Katie showed us a small office in Full Sail 3. I think it could work but, on second thought, it’s too damn small. Matt said we’d never be able to put all our lights in there even though [the other] Scott said it’d work out okay. It was just about five feet too small on all sides. We’re going to build everything on stage. We might as well build an office that’s small. That way we can use wild walls [walls that can be moved] and we’d be able to light it the way we want. Claudia wants us to come up with a company name and perhaps an idea of what the company actually does. Ryan is insistent on calling it "The Company." I’d rather use a name. Jerrod, too. Ryan’s opinion is that the name/business isn’t important and he’s basically right but a name would add realism to the proceedings. I love that Claudia wants to design corporate logos, paperwork, etc. but I hate having her do it for "The Company."
Just like that, we went from possibly shooting in a real office downtown to shooting on stage in an office of our own design. Both had pros and cons but at this point, it just seemed like one disappointment after another. I never had an in-depth conversation with Will but he couldn’t have been happy. Besides, shooting downtown in a major city on a weekday – it would’ve been a logistical nightmare. I could just imagine a multi-car pile-up on the highway or someone parking the grip truck in the wrong spot and getting fined.
June 20th, 2004. We had our last pre-pro meeting a few days ago and I think it went reasonably well. Claudia pitched us an idea that we already thought was set in stone: the idea of shooting in a real bathroom. The bathroom in FS4 was mentioned and Bill told the three of us to take a look. I didn’t want to leave the meeting with Ryan and Jerrod, lest the others decide to turn our momentary absence into an all-out bitch session, but that’s just my paranoia again. Anyway, we went to check out the bathroom. Dennis came along with his video camera. We agreed that it was just a tad too small. We came back and told Claudia that we had every intention to build it. The only problem was that a couple of shots (ones I had planned) called for four walls. I decided, spur of the moment, to nix the offending shots. The rest of the meeting went fine. Claudia told us that she’d be quite busy this weekend. I offered to help; she politely declined.
We had to share the soundstage with the other two films and my first reaction after the guys outlined the available floor space was, "This’ll never work."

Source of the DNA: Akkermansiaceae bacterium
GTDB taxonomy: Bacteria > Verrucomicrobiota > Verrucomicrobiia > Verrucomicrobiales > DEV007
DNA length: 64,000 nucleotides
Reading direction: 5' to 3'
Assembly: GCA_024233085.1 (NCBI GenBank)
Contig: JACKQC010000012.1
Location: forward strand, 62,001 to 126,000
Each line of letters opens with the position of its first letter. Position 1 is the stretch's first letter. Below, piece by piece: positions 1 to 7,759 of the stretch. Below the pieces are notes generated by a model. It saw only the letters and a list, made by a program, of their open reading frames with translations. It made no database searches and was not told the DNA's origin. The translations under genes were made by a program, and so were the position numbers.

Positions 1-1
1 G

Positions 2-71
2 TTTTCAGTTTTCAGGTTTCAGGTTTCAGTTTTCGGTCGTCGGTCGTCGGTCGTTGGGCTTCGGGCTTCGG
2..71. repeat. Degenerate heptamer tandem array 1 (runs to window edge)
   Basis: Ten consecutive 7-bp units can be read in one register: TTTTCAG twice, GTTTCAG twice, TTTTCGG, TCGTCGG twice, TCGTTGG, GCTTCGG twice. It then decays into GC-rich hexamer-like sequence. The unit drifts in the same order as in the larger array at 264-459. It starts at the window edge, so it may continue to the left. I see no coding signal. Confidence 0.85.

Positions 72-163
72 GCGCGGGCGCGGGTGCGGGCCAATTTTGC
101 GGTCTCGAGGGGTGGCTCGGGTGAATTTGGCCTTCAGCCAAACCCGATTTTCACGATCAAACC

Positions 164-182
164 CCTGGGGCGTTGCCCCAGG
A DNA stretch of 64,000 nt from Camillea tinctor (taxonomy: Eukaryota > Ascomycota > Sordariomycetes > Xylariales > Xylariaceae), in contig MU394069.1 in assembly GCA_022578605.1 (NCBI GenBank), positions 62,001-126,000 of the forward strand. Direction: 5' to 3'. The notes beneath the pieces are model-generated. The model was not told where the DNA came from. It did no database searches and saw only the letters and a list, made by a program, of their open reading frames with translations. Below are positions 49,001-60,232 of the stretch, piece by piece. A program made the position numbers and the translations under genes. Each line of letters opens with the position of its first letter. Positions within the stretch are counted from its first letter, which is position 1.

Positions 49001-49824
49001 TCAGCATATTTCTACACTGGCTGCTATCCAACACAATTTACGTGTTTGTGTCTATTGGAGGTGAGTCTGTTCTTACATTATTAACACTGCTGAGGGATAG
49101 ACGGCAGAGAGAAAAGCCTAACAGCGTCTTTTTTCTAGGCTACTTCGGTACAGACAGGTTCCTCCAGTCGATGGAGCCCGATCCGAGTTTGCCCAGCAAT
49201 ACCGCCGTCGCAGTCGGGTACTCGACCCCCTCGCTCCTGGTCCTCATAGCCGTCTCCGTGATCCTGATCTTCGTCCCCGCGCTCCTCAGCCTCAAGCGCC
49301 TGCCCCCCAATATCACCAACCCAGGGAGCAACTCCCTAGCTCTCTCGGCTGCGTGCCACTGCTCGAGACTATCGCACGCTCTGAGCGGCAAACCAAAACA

Perpetuum Mobile

After the meeting with Disco (discussed in the last blog), we agreed to another meeting at my place to iron out any and all remaining issues with the film. Bill didn’t show up but Will and several others did. It wouldn’t be our last meeting, either.
June 14th, 2004. After I compromise and agree to a meeting (mostly to avoid Disco’s wrath), [Bill] has the nerve not to even show up! Ryan showed up early. That was a little awkward. Jerrod showed up after that. Then Dennis with his video camera. He wanted to shoot some behind-the-scenes footage and interviews. I told him I’d love to be interviewed at a later time when I wasn’t expecting company. I didn’t want to be babbling about all the bulls--- in front of everyone. Will comes. He tells us Bill won’t be attending. Jeremy, Chris, Andrea, Matt, and Billy all show up in due course.

We talked about the title of the script. Some are concerned that we might be perceived as a Natural Born Killers spoof when that isn’t the case at all. I said to everyone: "We’ll keep the title for now. If anyone comes up with a better one before we’re done with the film, we’ll use it." [Another] thing was the ceiling tile gag, an idea from the infamous "behind our backs" script. Jerrod actually liked the idea when coupled with a line about "free healthcare." I did too, as long as the tile didn’t fall on anyone. I guess Ryan decided to do it just so everyone would be happy and forget about it. Kit did a rough count of our script the other night and we came down to about a 1.5:1 shot-take ratio. [For every one and a half shots, we’d only be allowed one take!] We wouldn’t be able to reshoot the ceiling tile gag if it didn’t work the first time. Billy said he wanted to use the car rig, which would allow us to film someone driving a car. We said thanks but no-thanks and Chris backed us up on this. It would be unwise to start throwing random shots in the movie just to play with new toys. If the camera crew wants to work on it during labs, that’s their thing.
This is what filmmaking is: lots of meetings. Between the camera crew not being able to play with the gear, the difficulties with the script, Ryan nixing Will’s location... it was always a question of, "What’s next?"